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Discover Magazine honors landmine detector, cellular research

NEW YORK - Discover Magazine and the Christopher Columbus Foundation recognized scientists at the Department of Energy's Pacific Northwest National Laboratory in a ceremony today for developing two innovative technologies that address vital health and humanitarian issues.

PNNL scientists won two of the nine 2001 Discover Magazine Innovation Awards given this year. From the basic science side of the laboratory, physicist Robert Wind accepted the top honor in Discover's Health category for inventing a combined optical and magnetic resonance microscope that has potential for improving the detection and diagnosis of diseased cells and in evaluating a patient's response to therapy. Also, as part of the awards program, the foundation granted PNNL physicist Richard A. Craig a $100,000 fellowship for development of the Timed Neutron Detector, which quickly and inexpensively locates metal and plastic landmines.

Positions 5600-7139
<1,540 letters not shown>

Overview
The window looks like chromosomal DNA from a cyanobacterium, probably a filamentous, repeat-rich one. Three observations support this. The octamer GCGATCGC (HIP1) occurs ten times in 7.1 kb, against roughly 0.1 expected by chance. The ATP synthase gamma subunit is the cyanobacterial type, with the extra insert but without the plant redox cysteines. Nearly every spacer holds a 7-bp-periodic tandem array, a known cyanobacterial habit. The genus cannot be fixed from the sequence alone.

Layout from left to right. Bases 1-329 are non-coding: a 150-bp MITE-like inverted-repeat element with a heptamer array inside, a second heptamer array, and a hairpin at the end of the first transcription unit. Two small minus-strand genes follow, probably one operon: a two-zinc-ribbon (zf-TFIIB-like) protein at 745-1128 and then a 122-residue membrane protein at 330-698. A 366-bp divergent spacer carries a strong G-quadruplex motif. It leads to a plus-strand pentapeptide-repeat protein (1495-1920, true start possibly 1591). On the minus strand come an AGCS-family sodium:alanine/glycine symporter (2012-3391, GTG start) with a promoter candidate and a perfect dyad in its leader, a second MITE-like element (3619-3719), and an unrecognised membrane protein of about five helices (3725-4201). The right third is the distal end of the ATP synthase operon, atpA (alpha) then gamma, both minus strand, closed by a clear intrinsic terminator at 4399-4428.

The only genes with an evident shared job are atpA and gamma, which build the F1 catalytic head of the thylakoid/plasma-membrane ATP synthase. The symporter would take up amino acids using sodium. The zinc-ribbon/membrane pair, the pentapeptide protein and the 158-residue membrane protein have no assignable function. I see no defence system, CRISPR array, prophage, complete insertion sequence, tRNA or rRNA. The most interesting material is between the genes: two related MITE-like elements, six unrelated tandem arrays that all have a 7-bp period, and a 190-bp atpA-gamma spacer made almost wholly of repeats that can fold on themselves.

The 2001 Discover Awards, which the foundation sponsored, were presented today during a ceremony at the Manhattan Center in New York City.

"Using different approaches, both of these scientists have pursued the common goal to put science and technology to work for the betterment of society," said Secretary of Energy Spencer Abraham. "Their research ranges from a tiny component of every human being - the cell - to an international issue that impacts millions of global citizens - the proliferation of landmines. We're proud of their groundbreaking work."

This is the 12th year the magazine has recognized top technological innovations in science and technology. For more information on the awards, go to http://www.discover.com. Both PNNL winners will be featured in Discover's July 2001 issue.

Congress established the Christopher Columbus Foundation in 1992 to "encourage and support research, study and labor designed to produce new discoveries in all fields of endeavor for the benefit of man
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Contact: Greg Koller
greg.koller@pnl.gov
509-372-4864
DOE/Pacific Northwest National Laboratory
11-Jun-2001


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